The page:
It is common for most people to associate post-traumatic stress disorder (PTSD) with the men and women who serve in the military. Due to the nature of their work and unfortunate experiences, many traumatic and distressing memories can have a negative impact on them months or even years later.
The first signs of PTSD in veterans can be overwhelming but loved ones can assist by exploring all of their options for the best resources available.
PTSD is a serious disorder in which a person has a difficult time recovering mentally after witnessing traumatic events. Any present situation can trigger a past memory accompanied by intense emotional and physical symptoms. The cause of PTSD in veterans is a past memory leading to reactions that activate the fight or flight response in the body, causing increased heart rate, heightened awareness, and emotional disturbances.
The effects of a PTSD episode can be devastating and overpowering with an intensity that may even cause a sense of being out of control. If there are more frequent occurrences, someone may feel helpless, hopeless, and become depressed. This is why it’s important to understand the early signs and behavior to provide help for veterans with PTSD.
PTSD can impact any age group and affects 7% to 8% of the United States population sometime during their lives. The first signs of PTSD can happen within three months of a significant event but, with help, can be resolved in approximately six months. However, some veterans may experience signs and symptoms of PTSD for years.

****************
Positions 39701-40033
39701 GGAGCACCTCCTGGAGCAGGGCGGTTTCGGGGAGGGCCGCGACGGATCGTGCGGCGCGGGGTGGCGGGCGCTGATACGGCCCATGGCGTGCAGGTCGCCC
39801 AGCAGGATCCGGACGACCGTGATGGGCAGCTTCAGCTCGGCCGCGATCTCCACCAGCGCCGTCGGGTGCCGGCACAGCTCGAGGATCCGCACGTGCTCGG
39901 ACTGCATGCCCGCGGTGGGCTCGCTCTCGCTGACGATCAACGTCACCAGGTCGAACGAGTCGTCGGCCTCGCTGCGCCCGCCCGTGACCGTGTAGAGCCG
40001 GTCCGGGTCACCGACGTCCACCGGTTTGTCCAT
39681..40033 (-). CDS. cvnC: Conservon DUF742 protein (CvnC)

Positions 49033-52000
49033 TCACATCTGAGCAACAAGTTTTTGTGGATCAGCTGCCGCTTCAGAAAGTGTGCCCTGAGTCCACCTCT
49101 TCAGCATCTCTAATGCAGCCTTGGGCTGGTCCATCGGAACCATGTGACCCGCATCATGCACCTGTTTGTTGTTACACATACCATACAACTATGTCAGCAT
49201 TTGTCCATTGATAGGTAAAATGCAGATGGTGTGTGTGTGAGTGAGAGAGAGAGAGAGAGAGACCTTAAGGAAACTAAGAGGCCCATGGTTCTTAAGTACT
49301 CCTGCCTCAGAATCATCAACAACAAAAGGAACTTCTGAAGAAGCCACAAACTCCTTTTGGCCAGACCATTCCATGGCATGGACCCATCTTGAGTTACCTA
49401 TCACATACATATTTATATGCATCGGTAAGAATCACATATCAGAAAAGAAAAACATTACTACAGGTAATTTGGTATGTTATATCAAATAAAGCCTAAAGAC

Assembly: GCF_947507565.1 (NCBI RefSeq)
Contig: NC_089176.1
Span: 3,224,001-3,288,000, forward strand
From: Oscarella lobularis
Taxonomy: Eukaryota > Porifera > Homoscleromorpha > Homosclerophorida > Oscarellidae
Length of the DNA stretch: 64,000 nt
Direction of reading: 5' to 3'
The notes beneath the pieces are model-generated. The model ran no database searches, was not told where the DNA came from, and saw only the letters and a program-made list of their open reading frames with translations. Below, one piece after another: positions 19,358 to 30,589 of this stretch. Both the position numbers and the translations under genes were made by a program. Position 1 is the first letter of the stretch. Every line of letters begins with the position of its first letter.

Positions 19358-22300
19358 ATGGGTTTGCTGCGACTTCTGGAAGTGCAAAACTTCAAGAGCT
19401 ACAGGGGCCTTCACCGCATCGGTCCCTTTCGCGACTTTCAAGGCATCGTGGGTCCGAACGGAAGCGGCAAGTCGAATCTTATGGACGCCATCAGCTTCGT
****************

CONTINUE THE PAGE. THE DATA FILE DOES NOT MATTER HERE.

It is vital to understand what is happening and to provide any needed resources at the first sign of major changes in behavior. Both the nature of the event and the person’s ability to cope with the repercussions will determine the need for PTSD treatment for veterans. It is helpful to be aware of the physical and emotional signs and symptoms to provide early interventions and support for your loved one.
There are certain things to watch for when you are concerned about a veteran with PTSD. Look for changes in mood, trouble sleeping, heightened awareness, and withdrawal from normal activities.
These can vary in intensity over time. But if they are overwhelming, getting worse, or affecting their activities of daily living, then reach out to a doctor for advice.
- Trouble concentrating
- Easily startled
- Irritable/angry outbursts
- Overwhelming guilt or shame
- Difficulty sleeping/nightmares
- Feeling detached from family, friends, or life
- Emotionally numb
- Reliving the traumatic event over and over in your mind
- Self-destructive behavior such as drinking too much
- Inability to experience positive emotions
Support groups provide a safe environment where you can discuss day-to-day problems or recurring events with others who have been through similar traumatic situations. This can provide a sense of connection, knowing you are not alone during your struggles.
This concept is effective when you can train your mind to be in the present moment. You can also open your thoughts to new possibilities and practice daily gratitude. The mind is powerful, and you can control it with adequate training and lots of practice.
Change can be difficult, or it can make all the difference in positive ways. Practice being proactive on a daily basis, such as exercising, serving others, and establishing closer relationships with those around you. Make changes to anything that brings you feelings of anxiety, depression, or despair in an effort to turn them into a positive.
Know when it’s time to reach out to a doctor or a mental health professional that can walk through the steps of recovery and healing. Always reach out if you have any type of suicidal thoughts or ideas. There are many options for the treatment of PTSD for veterans.
Understanding this condition and what types of signs and symptoms to watch for are vital in your awareness of the needs a veteran with PTSD may have. Learn all you can about the resources available and stay educated when it comes to understanding how PTSD affects you or your family member. Early detection and understanding the best course of action will provide a plan as you move toward recovery.